You often hear winemakers lamenting the weather during flowering and complaining about a poor fruit set. What does that mean?
The tiny flowers of grape vines must be pollinated to create grapes, just like any other fruit. In the case of grapes, bees certainly assist, but if all goes well, they can pollinate with the wind as long as the flowers stay dry so the pollen can blow freely from one flower to the next. When the weather gets rainy and the flowers are wet, the pollen won't blow around because it's all soggy. The bees are not out there working the flowers much in the rain either. So basically, nothing gets pollinated.
The picture below shows some clusters of Marquette all photographed on the same day. (Click the pic for a larger view). On the left, a nice healthy cluster of small grapes that had sunshine during flowering. In the middle a cluster created by a vine that flowered a couple days later, when it was rainy. You can see how very few flowers in the cluster got pollinated so the cluster has only a small number of grapes, plus a few tiny grapes that probably will not mature. On the far right, an extreme example of a cluster that really didn't pollinate well at all. Fortunately, I only have a few vines that flowered late and ended up with clusters like this. Who knows why they flowered late, but I'm grateful for the ones that flowered when the sun was out. This was a rough spring for grapes...very rainy in spite of early warm weather and a mild winter.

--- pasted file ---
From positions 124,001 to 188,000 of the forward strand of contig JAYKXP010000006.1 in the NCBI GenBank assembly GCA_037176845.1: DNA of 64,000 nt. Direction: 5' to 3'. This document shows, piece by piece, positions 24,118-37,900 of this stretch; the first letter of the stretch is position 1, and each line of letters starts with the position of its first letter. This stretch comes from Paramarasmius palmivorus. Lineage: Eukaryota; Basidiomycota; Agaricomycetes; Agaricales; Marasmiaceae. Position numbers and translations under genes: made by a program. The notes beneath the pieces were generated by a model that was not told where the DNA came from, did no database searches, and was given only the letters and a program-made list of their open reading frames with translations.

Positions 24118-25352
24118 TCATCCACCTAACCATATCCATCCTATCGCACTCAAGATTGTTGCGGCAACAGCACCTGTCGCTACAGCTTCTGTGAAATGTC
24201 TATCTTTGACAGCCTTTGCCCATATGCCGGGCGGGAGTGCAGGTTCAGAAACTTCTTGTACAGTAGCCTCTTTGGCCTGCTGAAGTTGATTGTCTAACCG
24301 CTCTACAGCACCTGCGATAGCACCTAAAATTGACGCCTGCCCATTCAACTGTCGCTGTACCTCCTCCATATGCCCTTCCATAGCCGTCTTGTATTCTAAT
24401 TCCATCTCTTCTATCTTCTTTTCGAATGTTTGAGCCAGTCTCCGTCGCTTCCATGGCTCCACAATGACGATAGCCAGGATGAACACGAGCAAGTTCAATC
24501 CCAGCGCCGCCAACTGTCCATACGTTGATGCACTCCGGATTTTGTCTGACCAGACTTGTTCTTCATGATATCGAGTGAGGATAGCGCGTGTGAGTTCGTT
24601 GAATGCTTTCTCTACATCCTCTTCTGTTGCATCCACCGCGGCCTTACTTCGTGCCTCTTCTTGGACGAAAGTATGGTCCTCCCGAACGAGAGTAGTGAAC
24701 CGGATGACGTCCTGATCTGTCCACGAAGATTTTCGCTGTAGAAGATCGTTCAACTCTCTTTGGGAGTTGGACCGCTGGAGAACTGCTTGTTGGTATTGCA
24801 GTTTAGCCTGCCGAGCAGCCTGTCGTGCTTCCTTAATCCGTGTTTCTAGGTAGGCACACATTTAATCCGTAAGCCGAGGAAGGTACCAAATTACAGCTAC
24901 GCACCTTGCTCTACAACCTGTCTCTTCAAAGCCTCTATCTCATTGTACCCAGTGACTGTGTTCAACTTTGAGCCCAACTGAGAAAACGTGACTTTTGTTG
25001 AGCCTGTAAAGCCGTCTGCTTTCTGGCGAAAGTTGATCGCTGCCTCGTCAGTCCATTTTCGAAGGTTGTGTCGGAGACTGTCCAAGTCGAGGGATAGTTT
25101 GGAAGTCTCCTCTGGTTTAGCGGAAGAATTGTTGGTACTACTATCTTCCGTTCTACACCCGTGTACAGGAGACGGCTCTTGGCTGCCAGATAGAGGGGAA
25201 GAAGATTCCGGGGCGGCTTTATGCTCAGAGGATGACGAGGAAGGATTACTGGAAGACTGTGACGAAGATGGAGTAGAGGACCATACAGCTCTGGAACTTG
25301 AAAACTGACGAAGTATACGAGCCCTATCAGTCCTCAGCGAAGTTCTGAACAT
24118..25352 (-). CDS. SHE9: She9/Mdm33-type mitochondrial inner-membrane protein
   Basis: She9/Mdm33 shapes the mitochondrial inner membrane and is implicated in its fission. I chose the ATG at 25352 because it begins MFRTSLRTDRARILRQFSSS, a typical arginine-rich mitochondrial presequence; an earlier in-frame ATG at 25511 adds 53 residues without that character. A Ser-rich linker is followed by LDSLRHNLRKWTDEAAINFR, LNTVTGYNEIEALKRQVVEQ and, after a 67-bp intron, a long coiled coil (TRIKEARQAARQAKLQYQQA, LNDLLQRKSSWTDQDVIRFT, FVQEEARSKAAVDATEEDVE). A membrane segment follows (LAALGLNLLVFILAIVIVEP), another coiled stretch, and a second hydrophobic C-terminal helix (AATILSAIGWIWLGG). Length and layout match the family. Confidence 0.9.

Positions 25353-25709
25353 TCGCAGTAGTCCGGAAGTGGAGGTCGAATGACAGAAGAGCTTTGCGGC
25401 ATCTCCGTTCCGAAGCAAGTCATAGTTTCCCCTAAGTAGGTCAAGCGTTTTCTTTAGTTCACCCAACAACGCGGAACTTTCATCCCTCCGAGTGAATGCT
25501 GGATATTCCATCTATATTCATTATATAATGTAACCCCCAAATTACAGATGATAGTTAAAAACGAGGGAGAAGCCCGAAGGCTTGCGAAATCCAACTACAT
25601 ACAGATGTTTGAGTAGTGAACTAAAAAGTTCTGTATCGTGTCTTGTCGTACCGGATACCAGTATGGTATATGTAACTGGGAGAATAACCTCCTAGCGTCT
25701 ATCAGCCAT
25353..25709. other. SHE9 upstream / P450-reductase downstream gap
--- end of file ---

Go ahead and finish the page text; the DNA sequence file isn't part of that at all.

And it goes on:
That, ladies and gentlemen, is why we pray for sun during flowering!